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State Sales Tax Laws Continue to Change Are you prepared?

Major changes in state sales tax have taken place in the last month. As the Supreme Court shocked the United States business and legal world by overturning the decades old decision of Quill Corp. v. North Dakota (1992), many business owners, corporate attorneys, and CPA’s were caught unprepared.

As you read in our July article, the Supreme Court’s overturning of Quill ushered in a new era of state led taxation for out-of-state vendors. This new era is setting aside the physical presence or nexus, as the Supreme Court on June 21, 2018, in South Dakota v. Wayfair, Inc created an opportunity for states to create new standards for out-of-state vendors – specifically online retailers. The common threshold many states have enacted is similar to the South Dakota Law threshold in Wayfair, ($100,000 of sales within the state, or 200 separate sales transactions), however not all states are committed to such thresholds. This changes the landscape for businesses as it requires business owners to keep individual records for each state pertaining to the amount of transactions and sales totals.

Despite what is determined a “safe” threshold by legal standards ($100,000 of sales within the state, or 200 separate sales transactions) some states have took it upon themselves to stray from the threshold with benchmarks severely lower than the Wayfair standard The rogue action from these states have added to the already chaotic position of state sales tax. Not only are businesses forced to stay up with the differing and changing sales tax laws, but the state enactments of such laws vary from state to state. For example, Alabama under Rule 81 0-6-2- 90.01 begins enforcing its sales and use tax October 1, 2018. However, Louisiana under the provisions of Act 5 [2018 La. Sess. Law Serv. 2nd Ex. Sess. Act 5 (H.B.17)] will not implement new sales and use taxes until January 2019. However, it is not only the multitude of enactment dates that must be known, but also the varying thresholds that are beginning to vastly deviate from those set forth in Wayfair.

As stated above, Wayfair established a legal threshold of $100,000 of sales within the state, or 200 separate sales transactions. However, Wayfair’s legal precedent has not kept states from enacting state sales and use tax laws that vastly differ. For example, Alabama does not use transactions as a measure for taxation but instead uses an in-state sales threshold of $250,000. On the other end of the spectrum, Oklahoma subjects out of state online retailers to state sales tax if $10,000 or more of in-state sales are made. Additionally, the statutory language in some states create changes, for example while most new sales tax laws use $100,000 in sales or 200 separate business transactions, states like Georgia and Connecticut require $100,000 in sales and 200 separate business transactions. However, not all states are making drastic changes to state sales tax laws.

With the recent ruling on Wayfair, a number of states have decided to wait and assess how the new taxation methods fair in other states. Larger states such as California, Florida, and Texas do not have any immediate sales and use tax measure to be implemented. States like West Virginia wherein the Senate Finance Chair is on record stating, “I want to stress we’re not looking for additional revenue streams. There’s no desire by the Republican majority to increase taxes on the people of West Virginia.” Then, states like Kansas, Missouri, and Idaho are studying the effects of newly implemented sales tax laws in other states and determining the best move for their constituency. Experts believe this type of disarray between states will call for a federal overhaul on state sales tax laws.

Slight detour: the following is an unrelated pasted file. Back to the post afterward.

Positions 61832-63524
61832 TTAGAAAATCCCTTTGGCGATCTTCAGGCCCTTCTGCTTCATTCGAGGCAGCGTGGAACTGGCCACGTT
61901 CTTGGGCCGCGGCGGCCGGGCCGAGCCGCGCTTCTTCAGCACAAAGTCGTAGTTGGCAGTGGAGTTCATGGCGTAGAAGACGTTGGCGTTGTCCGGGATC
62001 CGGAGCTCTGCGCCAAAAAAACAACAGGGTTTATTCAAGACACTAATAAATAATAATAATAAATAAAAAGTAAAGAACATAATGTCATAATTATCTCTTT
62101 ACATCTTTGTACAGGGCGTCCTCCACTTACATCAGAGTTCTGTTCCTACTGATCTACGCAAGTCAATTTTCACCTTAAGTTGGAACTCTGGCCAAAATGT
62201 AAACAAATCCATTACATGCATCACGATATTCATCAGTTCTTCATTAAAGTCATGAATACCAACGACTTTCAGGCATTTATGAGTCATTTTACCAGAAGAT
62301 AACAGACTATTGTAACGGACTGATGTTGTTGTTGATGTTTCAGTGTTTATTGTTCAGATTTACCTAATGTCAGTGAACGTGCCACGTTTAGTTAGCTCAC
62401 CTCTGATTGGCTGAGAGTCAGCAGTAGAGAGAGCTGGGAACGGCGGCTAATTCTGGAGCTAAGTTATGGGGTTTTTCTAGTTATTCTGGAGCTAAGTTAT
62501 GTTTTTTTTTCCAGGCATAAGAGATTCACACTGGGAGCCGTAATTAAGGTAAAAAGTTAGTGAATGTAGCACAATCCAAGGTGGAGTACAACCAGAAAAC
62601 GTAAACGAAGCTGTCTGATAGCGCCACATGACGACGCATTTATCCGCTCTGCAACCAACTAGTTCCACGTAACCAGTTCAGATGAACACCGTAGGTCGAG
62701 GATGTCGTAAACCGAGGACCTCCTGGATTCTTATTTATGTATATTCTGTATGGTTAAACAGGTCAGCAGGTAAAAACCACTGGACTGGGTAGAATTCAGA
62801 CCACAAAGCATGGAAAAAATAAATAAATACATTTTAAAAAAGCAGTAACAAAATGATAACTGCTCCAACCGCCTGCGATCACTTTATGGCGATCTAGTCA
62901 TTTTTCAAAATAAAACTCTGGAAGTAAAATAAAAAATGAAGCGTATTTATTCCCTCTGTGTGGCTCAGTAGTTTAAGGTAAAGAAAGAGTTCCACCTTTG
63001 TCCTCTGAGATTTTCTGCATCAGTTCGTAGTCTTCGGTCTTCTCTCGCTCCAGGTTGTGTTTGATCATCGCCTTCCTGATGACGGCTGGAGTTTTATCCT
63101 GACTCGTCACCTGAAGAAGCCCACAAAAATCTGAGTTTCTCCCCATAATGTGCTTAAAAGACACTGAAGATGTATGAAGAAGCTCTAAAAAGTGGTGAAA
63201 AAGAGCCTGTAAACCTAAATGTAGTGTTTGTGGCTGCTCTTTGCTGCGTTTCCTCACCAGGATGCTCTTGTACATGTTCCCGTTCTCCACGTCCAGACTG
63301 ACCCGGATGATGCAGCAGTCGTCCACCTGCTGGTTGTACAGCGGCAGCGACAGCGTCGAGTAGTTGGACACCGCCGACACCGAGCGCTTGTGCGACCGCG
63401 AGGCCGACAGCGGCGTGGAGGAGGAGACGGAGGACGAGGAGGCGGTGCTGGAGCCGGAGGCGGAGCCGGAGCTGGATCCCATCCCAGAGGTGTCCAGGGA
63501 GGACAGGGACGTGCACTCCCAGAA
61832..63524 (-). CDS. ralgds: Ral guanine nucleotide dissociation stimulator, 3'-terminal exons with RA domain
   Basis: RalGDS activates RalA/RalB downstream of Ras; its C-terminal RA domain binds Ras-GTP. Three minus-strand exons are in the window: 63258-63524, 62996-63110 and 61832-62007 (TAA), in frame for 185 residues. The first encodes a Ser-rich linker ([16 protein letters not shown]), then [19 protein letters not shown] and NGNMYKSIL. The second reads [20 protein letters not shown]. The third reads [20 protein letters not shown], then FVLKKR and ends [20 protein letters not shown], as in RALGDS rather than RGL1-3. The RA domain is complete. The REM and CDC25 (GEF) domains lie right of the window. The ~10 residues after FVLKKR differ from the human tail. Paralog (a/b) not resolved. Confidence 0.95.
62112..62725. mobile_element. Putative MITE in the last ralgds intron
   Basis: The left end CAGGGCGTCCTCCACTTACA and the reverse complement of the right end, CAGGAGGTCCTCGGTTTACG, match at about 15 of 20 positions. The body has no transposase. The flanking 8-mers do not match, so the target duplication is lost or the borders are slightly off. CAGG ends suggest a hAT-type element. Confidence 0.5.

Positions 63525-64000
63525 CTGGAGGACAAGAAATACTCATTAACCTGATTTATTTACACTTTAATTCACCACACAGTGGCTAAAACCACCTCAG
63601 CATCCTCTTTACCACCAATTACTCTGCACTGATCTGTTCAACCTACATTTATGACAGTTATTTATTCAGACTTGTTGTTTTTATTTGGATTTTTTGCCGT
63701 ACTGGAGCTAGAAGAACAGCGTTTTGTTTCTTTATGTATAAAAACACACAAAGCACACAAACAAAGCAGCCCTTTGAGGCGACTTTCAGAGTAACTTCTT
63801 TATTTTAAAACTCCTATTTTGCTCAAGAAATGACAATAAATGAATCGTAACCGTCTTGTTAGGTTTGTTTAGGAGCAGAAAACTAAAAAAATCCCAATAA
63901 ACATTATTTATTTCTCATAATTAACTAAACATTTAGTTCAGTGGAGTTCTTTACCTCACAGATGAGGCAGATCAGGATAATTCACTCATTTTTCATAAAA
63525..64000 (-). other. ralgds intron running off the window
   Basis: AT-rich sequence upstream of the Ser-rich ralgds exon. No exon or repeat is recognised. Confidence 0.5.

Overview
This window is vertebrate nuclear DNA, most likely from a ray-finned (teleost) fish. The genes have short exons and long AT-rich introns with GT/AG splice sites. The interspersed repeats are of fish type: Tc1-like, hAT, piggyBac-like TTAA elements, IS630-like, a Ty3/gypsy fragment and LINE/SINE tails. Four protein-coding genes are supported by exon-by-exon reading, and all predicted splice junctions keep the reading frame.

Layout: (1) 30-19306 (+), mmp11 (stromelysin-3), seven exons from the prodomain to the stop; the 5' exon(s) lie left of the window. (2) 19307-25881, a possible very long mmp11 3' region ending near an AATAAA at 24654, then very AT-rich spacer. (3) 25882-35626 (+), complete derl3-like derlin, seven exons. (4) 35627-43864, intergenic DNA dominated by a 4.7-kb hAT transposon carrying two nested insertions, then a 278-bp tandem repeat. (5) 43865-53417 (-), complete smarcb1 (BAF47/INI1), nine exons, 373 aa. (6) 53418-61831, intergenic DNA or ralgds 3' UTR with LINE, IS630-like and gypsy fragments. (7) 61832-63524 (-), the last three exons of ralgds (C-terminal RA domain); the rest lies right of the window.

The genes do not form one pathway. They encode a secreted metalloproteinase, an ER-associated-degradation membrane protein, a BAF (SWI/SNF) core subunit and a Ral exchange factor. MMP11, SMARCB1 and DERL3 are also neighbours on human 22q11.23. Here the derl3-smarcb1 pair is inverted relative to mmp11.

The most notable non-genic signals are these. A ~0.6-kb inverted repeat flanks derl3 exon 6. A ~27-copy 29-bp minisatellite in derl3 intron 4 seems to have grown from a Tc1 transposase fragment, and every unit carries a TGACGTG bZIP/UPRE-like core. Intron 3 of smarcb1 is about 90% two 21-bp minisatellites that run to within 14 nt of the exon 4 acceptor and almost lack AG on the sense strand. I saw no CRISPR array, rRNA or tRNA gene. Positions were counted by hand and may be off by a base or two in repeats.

However, there is some surety in the nationwide transition as twenty four states have implemented the Streamlined Sales and Use Tax Agreement. “This agreement was created to simplify and modernize sales and use tax administration by substantially reducing the burden of tax compliance” per the Streamlined Sales Tax website. The Streamlined Sales and Use Tax Agreement website also specifies where the agreement aims to improve sales and use tax systems for sellers with the following:

  1. State level administration of sales and use tax collections
  2. Uniformity in the state and local tax bases
  3. Uniformity of major tax base definitions
  4. Central, electronic registration for all member states
  5. Simplification of state and local tax rates
  6. Uniform sourcing rules for all taxable transactions
  7. Simplified administration of exemptions
  8. Simplified tax returns
  9. Simplification of tax remittances
  10. Protection of consumer privacy

One major benefit of this agreement is that it allows vendors to register, thus creating a one stop system to allow payment of online sales tax. With the decision in Wayfair, it will be interesting to see if/how the agreement is modified to accommodate the states that have switched to the monetary sales threshold and/or transaction minimum.

If you’re business sells products online in different states without a physical presence or nexus and you’re not maintaining adequate records, you may be at serious risk. The Center for Financial, Legal & Tax, Inc., is at the forefront of state sales tax changes. If you would like an in depth state-by-state analysis please email as I will assist in your company’s transition into the new realm of state sales tax. Additionally, if you have questions over the new tax laws, please contact us at The Center for Financial, Legal & Tax Planning, Inc., at (618)-997-3436. We have experts that are available to answer your questions, and help you and your business.

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